Microsoft Releases Long-Awaited Security Tool, Sets Linux Preview

Microsoft Releases Long-Awaited Security Tool, Sets Linux Preview

By David Jones

Jul 25, 2017 1:25 PM PT

Microsoft has released its long-awaited cloud-based bug detection tool, previously code-named “Project Springfield.” The Windows version became generally available, and a new Linux version became available as a preview last week.

The tool, Microsoft Security Risk Detection, uses artificial intelligence to hunt down security vulnerabilities in software that is about to be released.

Microsoft Security Risk Detection will help developers do fuzz testing, said David Molnar, the Microsoft researcher in charge of the group that developed the tool. Fuzz testing normally is done using outside consultants to test new software. Its purpose is to make sure vulnerabilities can be weeded out before the product goes into wide release to avoid the necessity of patching them on the back end.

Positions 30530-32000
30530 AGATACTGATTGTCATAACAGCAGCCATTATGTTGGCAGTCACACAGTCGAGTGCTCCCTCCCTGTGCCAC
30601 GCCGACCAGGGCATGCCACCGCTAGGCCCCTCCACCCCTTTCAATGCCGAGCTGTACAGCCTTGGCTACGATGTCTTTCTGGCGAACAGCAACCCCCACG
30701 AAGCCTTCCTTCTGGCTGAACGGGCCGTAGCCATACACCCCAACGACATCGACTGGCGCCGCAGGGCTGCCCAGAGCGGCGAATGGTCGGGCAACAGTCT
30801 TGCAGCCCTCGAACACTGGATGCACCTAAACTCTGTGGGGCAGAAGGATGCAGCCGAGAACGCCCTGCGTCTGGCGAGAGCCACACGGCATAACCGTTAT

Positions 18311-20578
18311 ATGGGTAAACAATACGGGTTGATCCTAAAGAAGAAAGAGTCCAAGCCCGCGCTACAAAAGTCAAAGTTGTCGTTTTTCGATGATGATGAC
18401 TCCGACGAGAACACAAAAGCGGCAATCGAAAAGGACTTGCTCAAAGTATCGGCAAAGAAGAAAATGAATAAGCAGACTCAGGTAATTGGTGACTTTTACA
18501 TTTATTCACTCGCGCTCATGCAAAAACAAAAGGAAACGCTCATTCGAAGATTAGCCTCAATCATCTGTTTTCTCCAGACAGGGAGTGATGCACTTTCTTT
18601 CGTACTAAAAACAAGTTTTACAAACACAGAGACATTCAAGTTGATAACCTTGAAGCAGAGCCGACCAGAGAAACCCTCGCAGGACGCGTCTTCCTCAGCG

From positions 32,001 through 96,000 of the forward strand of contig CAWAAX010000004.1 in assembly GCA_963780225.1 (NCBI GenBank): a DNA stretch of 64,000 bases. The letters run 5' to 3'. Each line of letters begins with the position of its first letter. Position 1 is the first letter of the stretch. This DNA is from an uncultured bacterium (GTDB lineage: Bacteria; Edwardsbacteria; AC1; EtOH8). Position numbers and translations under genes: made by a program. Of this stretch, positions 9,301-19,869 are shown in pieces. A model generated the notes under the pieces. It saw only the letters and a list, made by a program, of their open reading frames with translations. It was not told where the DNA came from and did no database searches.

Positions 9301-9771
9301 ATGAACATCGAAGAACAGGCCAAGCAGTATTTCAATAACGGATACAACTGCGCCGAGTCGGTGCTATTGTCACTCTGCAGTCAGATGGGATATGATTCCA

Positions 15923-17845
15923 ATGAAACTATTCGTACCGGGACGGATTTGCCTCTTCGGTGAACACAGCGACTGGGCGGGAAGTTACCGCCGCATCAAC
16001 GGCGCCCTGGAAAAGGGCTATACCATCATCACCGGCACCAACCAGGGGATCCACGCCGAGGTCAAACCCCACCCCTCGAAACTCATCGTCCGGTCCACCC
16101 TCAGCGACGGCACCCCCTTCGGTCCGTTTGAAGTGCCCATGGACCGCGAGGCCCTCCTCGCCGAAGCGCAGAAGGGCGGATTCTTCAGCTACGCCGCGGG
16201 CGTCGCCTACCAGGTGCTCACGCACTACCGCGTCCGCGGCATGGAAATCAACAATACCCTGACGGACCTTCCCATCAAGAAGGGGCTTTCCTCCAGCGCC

The service uses artificial intelligence to ask particular “what if” questions about new software, focusing on critical areas that might be vulnerable to attack by bad actors.

Microsoft first released a test version of the service last year. Docusign, a firm that specializes in automated electronic signatures, is one of the companies that volunteered to try it out.

The tool helped Docusign weed out bugs in its software and almost never returned false positives, according to John Heasman, senior director of software security at the company.

The low rate of false positives is very important, he said, because companies typically have to spend a lot of time tracking down false positives, which uses time that otherwise could be devoted to investigating legitimate threats.

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